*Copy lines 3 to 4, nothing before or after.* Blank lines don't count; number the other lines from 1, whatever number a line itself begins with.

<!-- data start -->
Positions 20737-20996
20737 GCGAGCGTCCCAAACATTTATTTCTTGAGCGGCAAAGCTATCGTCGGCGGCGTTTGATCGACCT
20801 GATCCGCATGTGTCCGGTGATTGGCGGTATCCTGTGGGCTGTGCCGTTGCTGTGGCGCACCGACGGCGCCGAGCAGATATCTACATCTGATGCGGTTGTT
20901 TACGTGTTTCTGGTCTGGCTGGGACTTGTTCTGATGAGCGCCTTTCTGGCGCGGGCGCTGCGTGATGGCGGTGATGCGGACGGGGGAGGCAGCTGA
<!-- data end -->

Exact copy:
20801 GATCCGCATGTGTCCGGTGATTGGCGGTATCCTGTGGGCTGTGCCGTTGCTGTGGCGCACCGACGGCGCCGAGCAGATATCTACATCTGATGCGGTTGTT
20901 TACGTGTTTCTGGTCTGGCTGGGACTTGTTCTGATGAGCGCCTTTCTGGCGCGGGCGCTGCGTGATGGCGGTGATGCGGACGGGGGAGGCAGCTGA